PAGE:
The purest treasure mortal times afford Is spotless reputation; that away,

Men are but gilded loam or painted clay. A jewel in a ten-times-barred-up chest Is a bold spirit in a loyal breast.

Mine honour is my life; both grow in one; Take honour from me, and my life is done.

‘Richard II’ (1595) act 1, sc. 1, l. 177

We were not born to sue, but to command.

‘Richard II’ (1595) act 1, sc. 1, l. 196

The language I have learned these forty years, My native English, now I must forego;

And now my tongue’s use is to me no more Than an unstringéd viol or a harp.

‘Richard II’ (1595) act 1, sc. 3, l. 159

How long a time lies in one little word!

Four lagging winters and four wanton springs End in a word; such is the breath of kings.

‘Richard II’ (1595) act 1, sc. 3, l. 213

Things sweet to taste prove in digestion sour.

‘Richard II’ (1595) act 1, sc. 3, l. 236

Must I not serve a long apprenticehood To foreign passages, and in the end, Having my freedom, boast of nothing else But that I was a journeyman to grief?

‘Richard II’ (1595) act 1, sc. 3, l. 271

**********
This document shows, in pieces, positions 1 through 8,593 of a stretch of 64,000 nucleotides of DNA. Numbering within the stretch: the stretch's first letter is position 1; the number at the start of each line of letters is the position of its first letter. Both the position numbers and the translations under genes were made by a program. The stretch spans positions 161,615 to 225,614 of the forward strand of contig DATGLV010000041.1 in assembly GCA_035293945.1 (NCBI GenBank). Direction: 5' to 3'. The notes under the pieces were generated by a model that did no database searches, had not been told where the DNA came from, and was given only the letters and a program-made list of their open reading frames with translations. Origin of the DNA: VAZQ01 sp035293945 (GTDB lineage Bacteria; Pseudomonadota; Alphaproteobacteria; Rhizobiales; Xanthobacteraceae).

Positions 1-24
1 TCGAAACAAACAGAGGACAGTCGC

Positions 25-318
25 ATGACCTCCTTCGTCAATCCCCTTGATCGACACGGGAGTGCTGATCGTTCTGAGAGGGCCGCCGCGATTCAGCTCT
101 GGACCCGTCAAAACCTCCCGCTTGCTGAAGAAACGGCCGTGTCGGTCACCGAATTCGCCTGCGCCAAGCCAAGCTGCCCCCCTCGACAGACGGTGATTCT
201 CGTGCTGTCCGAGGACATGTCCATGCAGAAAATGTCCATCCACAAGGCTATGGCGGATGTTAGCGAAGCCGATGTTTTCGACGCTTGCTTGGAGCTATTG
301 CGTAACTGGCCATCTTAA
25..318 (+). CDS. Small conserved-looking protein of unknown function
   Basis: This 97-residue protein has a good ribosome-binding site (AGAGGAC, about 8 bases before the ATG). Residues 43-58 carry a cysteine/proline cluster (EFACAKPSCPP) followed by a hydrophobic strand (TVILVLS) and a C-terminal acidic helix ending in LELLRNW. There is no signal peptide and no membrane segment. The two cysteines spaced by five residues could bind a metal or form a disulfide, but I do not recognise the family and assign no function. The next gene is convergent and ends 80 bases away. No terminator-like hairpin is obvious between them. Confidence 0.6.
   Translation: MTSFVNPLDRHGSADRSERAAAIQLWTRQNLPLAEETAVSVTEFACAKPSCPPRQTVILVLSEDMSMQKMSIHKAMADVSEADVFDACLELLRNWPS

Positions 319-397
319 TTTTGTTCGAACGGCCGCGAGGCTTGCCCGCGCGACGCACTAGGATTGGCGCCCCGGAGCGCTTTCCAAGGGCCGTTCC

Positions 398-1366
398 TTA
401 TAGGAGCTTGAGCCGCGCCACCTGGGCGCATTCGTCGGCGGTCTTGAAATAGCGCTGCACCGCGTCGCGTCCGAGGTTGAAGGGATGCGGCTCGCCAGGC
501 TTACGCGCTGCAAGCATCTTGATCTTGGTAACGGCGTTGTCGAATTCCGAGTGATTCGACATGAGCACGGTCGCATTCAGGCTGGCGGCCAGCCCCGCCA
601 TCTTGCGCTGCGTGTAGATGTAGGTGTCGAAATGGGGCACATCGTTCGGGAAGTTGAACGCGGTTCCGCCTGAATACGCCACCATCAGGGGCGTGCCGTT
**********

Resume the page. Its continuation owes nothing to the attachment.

All places that the eye of heaven visits Are to a wise man ports and happy havens. Teach thy necessity to reason thus;

There is no virtue like necessity.

‘Richard II’ (1595) act 1, sc. 3, l. 275

O! who can hold a fire in his hand By thinking on the frosty Caucasus? Or cloy the hungry edge of appetite, By bare imagination of a feast?

Or wallow naked in December snow

By thinking on fantastic summer’s heat? O, no! the apprehension of the good Gives but the greater feeling to the worse.

‘Richard II’ (1595) act 1, sc. 3, l. 294

More are men’s ends marked than their lives before: The setting sun, and music at the close,

As the last taste of sweets, is sweetest last,

Writ in remembrance more than things long past.

‘Richard II’ (1595) act 2, sc. 1, l. 11

Methinks I am a prophet new inspired, And thus expiring do foretell of him: His rash fierce blaze of riot cannot last,

For violent fires soon burn out themselves;

Small showers last long, but sudden storms are short; He tires betimes that spurs too fast betimes.

‘Richard II’ (1595) act 2, sc. 1, l. 31

This royal throne of kings, this sceptered isle, This earth of majesty, this seat of Mars,

This other Eden, demi-paradise,

This fortress built by Nature for herself Against infection and the hand of war, This happy breed of men, this little world, This precious stone set in the silver sea, Which serves it in the office of a wall, Or as a moat defensive to a house, Against the envy of less happier lands,

This blesséd plot, this earth, this realm, this England, This nurse, this teeming womb of royal kings, Feared by their breed and famous by their birth, Renownéd for their deeds as far from home,—